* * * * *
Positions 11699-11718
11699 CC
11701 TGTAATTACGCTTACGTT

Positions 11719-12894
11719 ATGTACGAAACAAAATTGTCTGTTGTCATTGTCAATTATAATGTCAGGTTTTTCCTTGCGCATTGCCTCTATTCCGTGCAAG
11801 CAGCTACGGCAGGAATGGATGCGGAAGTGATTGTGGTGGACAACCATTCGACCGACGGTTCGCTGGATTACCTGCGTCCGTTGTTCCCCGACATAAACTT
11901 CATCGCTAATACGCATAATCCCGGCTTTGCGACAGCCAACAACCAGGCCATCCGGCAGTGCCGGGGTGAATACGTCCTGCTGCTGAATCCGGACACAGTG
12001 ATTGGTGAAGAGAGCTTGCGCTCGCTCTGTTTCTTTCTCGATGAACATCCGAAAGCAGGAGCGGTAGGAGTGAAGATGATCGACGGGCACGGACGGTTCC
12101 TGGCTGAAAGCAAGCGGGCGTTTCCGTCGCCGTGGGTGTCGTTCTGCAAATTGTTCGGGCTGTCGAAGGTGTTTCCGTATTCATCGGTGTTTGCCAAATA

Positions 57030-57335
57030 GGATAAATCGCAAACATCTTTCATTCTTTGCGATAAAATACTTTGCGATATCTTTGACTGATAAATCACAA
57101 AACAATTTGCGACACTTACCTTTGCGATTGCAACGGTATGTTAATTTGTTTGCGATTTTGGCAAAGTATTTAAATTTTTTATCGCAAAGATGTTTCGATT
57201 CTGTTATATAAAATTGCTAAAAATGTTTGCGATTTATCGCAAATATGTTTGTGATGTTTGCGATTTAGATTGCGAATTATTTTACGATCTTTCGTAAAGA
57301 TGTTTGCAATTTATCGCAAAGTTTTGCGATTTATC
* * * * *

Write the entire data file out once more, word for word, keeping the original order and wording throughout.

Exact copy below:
Positions 11699-11718
11699 CC
11701 TGTAATTACGCTTACGTT

Positions 11719-12894
11719 ATGTACGAAACAAAATTGTCTGTTGTCATTGTCAATTATAATGTCAGGTTTTTCCTTGCGCATTGCCTCTATTCCGTGCAAG
11801 CAGCTACGGCAGGAATGGATGCGGAAGTGATTGTGGTGGACAACCATTCGACCGACGGTTCGCTGGATTACCTGCGTCCGTTGTTCCCCGACATAAACTT
11901 CATCGCTAATACGCATAATCCCGGCTTTGCGACAGCCAACAACCAGGCCATCCGGCAGTGCCGGGGTGAATACGTCCTGCTGCTGAATCCGGACACAGTG
12001 ATTGGTGAAGAGAGCTTGCGCTCGCTCTGTTTCTTTCTCGATGAACATCCGAAAGCAGGAGCGGTAGGAGTGAAGATGATCGACGGGCACGGACGGTTCC
12101 TGGCTGAAAGCAAGCGGGCGTTTCCGTCGCCGTGGGTGTCGTTCTGCAAATTGTTCGGGCTGTCGAAGGTGTTTCCGTATTCATCGGTGTTTGCCAAATA

Positions 57030-57335
57030 GGATAAATCGCAAACATCTTTCATTCTTTGCGATAAAATACTTTGCGATATCTTTGACTGATAAATCACAA
57101 AACAATTTGCGACACTTACCTTTGCGATTGCAACGGTATGTTAATTTGTTTGCGATTTTGGCAAAGTATTTAAATTTTTTATCGCAAAGATGTTTCGATT
57201 CTGTTATATAAAATTGCTAAAAATGTTTGCGATTTATCGCAAATATGTTTGTGATGTTTGCGATTTAGATTGCGAATTATTTTACGATCTTTCGTAAAGA
57301 TGTTTGCAATTTATCGCAAAGTTTTGCGATTTATC